Climate change and reproductive intentions in Europe

Alessandra De Rose, Università di Roma "La Sapienza"
Maria Rita Testa, Wittgenstein Centre (IIASA, VID/ÖAW, WU)

It is widely recognized that climate change is anthropogenic and that a continuous worsening of environmental conditions has strong impacts on populations’ and individuals’ well-being. Besides the direct negative effect on mortality and morbidity climate change threats traditional livelihoods. Loss of livelihood may encourage out-migration and may constitute an obstacle for having children. In response to climate change people may change their attitudes and choose to adopt more responsible behaviors. Aim of this paper is to investigate the effects of environmental conditions on human reproductive behavior in the highest industrialized countries. We discuss the hypothesis that individuals fearing for a foreseen unhealthy environment tend to delay childbearing or give up having children, thus contributing to a reduced ecological footprint. These effects could result in further fertility reduction or limited recovery in the years to come. The empirical analysis is based on the Eurobarometer surveys carried out in 2011 in the 27 EU countries. The analytical sample consists of 8278 people aged 20 to 45 who answered the question on fertility intentions: 3556 childless, 2096 with one child, and 2626 with two children. Multilevel ordinal regression models on additionally intended number of children have been applied, with individuals as first level units and countries at second level. Results seem to indicate that people’s concerns about climate change do not influence individuals’ intended number of children. If there is a relationship, this is positive: the higher the intended number of children, the stronger the concern. This suggests that the concern of mothers and fathers to pass an healthy and enjoyable environment to the future generations could have a positive effect on social behaviours and stimulate proper policies at institutional level. We also observed a high country-level variability in fertility intentions, but not related to the amount of environmental concern.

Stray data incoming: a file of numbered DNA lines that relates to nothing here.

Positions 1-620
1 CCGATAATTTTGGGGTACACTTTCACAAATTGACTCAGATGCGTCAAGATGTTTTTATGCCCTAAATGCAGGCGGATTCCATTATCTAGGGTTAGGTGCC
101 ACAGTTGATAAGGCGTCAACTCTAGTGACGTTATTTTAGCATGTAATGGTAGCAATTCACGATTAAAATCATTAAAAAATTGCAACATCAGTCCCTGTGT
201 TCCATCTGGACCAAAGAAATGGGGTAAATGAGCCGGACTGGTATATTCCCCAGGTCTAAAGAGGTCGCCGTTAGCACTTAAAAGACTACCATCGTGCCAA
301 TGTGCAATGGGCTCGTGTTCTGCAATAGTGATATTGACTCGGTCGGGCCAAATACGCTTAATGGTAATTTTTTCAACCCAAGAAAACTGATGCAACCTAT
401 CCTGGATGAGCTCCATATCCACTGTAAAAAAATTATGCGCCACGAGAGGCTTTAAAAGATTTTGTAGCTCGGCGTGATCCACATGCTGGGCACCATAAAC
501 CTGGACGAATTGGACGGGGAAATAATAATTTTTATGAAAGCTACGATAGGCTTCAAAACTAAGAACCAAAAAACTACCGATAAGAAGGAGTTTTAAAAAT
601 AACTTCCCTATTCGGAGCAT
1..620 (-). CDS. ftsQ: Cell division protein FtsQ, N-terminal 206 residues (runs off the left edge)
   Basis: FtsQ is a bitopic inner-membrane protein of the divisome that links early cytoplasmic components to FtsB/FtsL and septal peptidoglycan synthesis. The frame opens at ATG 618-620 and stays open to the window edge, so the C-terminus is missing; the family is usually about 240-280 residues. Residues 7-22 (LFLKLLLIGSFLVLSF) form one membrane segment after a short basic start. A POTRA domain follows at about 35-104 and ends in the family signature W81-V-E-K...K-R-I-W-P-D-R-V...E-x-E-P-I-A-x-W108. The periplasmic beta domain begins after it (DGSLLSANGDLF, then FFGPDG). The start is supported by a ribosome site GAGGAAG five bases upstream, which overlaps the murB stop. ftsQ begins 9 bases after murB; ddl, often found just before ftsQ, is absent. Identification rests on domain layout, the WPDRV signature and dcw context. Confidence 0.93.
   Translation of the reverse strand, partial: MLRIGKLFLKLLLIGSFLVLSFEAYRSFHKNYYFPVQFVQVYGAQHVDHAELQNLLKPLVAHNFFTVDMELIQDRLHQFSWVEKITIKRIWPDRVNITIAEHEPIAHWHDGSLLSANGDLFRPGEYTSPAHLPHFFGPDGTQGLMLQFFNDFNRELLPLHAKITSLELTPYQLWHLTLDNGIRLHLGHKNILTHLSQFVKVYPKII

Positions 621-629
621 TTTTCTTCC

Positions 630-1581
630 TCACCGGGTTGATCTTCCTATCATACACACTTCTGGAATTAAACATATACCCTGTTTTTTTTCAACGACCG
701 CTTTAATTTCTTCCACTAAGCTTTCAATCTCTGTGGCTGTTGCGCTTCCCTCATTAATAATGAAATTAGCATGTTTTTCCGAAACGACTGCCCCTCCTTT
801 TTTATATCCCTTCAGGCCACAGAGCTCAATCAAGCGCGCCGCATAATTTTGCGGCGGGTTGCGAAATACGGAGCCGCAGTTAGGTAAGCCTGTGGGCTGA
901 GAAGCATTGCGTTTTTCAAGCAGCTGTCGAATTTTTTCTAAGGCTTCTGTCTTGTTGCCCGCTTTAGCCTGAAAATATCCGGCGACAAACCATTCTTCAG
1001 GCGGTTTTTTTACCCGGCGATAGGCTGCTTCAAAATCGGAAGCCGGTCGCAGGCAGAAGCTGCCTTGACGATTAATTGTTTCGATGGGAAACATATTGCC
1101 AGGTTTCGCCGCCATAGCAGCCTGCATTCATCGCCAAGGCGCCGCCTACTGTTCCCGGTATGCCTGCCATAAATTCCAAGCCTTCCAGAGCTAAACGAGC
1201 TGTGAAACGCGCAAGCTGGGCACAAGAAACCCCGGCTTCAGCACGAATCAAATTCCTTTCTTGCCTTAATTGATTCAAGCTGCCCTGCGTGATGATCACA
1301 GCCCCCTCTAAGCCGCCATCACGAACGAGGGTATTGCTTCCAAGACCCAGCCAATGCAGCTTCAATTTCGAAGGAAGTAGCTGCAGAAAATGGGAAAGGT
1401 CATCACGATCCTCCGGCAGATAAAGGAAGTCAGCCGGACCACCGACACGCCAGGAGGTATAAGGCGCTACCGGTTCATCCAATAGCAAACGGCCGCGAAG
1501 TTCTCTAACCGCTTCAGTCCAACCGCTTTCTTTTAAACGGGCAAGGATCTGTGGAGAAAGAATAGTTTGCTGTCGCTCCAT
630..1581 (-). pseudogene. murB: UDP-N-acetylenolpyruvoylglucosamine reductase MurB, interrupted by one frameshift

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Presented in Session 12: Population dynamics and climate change